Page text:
Savour­ing first taste of free­dom

The Star Late Edition - - NEWS -

walked out of the Cor­rec­tional Ser­vices fa­cil­ity’s of­fice, Mot­samai kissed the pave­ment to show he was fi­nally a free man.

Ear­lier in the day, there had been un­cer­tainty on whether he would be frred.

But Pan African­ist Congress and EFF mem­bers came out in full sup­port of his re­lease.

Speak­ing last night, Mot­samai re­flected on how it felt be­ing fi­nally home and miss­ing out on two decades of his life.

“So many have asked me what I in­tend to do. My chil­dren have grown. I still want to do plenty for them, but pol­i­tics is my life and I’m still go­ing to carry on… with the sup­port of Mboro, the EFF and PAC,” he said.

The fa­ther-of-three said he was happy to have been re­leased into the hands of his fam­ily and peo­ple who loved him.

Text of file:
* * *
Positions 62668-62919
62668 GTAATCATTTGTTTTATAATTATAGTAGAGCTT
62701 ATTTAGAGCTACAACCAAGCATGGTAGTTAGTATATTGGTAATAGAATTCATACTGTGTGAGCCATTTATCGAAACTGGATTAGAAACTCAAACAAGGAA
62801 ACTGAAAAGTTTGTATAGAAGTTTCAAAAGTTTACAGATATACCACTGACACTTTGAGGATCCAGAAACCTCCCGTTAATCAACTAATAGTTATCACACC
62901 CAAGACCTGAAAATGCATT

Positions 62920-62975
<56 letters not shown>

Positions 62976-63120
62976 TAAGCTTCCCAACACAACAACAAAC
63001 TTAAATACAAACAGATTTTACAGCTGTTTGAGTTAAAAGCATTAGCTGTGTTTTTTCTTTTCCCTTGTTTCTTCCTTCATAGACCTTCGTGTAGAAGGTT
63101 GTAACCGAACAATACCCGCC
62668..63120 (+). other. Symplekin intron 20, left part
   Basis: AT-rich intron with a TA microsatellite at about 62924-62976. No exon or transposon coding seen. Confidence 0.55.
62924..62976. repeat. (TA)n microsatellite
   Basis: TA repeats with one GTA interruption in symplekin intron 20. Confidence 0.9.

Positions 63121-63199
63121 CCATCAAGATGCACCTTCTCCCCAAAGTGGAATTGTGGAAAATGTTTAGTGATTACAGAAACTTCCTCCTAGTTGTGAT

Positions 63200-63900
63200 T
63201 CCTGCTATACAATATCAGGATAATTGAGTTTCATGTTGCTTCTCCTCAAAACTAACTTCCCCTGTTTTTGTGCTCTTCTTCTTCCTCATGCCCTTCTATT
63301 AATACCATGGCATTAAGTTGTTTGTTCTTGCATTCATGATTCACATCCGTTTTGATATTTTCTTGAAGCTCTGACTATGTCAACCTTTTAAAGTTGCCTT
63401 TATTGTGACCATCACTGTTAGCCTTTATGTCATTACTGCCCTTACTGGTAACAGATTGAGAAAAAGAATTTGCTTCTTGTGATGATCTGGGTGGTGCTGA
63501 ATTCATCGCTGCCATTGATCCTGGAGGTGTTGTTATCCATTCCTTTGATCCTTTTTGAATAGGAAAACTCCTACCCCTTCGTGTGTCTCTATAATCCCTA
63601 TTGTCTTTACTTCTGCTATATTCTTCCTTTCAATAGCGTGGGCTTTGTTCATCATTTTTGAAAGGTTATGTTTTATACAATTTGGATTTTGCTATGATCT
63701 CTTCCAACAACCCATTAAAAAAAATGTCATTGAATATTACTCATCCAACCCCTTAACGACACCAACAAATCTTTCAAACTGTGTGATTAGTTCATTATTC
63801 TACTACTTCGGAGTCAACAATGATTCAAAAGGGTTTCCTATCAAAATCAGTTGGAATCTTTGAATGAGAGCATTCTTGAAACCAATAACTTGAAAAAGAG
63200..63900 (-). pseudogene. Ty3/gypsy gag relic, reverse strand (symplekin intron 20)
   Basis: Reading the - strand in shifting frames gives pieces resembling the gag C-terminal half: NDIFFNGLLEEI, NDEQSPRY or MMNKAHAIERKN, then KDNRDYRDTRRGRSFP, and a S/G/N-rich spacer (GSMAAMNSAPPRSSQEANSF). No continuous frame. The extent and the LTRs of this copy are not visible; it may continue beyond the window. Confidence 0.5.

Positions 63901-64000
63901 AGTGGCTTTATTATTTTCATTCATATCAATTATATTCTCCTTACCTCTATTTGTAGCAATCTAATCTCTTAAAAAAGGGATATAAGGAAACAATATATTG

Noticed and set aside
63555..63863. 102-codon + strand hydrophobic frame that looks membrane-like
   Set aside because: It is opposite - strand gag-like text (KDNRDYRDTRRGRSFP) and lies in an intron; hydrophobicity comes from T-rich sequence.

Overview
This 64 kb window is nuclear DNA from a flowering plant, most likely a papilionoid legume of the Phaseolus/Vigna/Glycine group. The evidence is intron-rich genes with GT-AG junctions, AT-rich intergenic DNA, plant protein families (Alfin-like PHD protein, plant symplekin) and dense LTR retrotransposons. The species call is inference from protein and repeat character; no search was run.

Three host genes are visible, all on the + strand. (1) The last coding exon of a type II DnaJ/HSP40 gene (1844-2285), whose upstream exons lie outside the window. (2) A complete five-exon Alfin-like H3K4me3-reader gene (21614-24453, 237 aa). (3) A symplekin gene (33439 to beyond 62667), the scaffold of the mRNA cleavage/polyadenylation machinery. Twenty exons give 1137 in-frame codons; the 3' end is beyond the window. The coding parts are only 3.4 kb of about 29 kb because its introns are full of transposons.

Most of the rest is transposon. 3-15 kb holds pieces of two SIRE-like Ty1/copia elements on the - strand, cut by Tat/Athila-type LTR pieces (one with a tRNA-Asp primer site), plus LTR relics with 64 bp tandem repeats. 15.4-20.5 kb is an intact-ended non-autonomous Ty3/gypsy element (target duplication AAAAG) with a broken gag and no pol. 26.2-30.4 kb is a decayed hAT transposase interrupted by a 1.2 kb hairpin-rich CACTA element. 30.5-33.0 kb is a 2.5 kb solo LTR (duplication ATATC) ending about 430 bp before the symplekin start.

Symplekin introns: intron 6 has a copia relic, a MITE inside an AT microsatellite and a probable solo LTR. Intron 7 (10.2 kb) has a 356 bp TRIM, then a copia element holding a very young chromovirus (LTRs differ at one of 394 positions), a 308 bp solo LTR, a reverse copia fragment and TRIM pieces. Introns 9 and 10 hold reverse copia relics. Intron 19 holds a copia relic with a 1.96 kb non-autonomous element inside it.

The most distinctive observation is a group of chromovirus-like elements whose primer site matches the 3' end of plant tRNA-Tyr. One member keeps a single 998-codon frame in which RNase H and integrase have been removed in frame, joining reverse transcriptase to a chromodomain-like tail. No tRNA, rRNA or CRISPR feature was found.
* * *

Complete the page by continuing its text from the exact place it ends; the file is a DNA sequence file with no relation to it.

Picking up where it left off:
While his daugh­ter Busi Ma­gag­ula is an ac­tive EFF mem­ber, the pres­ence of the party raised many eye­brows, with some spec­u­lat­ing whether Mot­samai was now chang­ing par­ties.

But he de­nied any talk of this. “The EFF has never ap­proached me to join. Peo­ple have agen­das. There is noth­ing like that. The EFF is loyal to the African peo­ple, to peo­ple like me,” he said.

Mot­samai was ar­rested when he was only 26 and con­victed of the mur­der of a white traf­fic of­fi­cer. He re­jects the no­tion that he should have re­morse for what hap­pened in the past.

“No white per­son has ever come back to us and said we were wrong to op­press you. Yet peo­ple ask if I have any re­morse for my ac­tions. We were fight­ing apartheid, an evil regime,” he said.

Mot­samai said he also ques­tioned why it took so long for the ANC-led govern­ment to re­lease him.

The po­lit­i­cal ac­tivist now plans to unite the PAC and take his wife to Cape Town for what he says is a long over­due ro­man­tic get­away.

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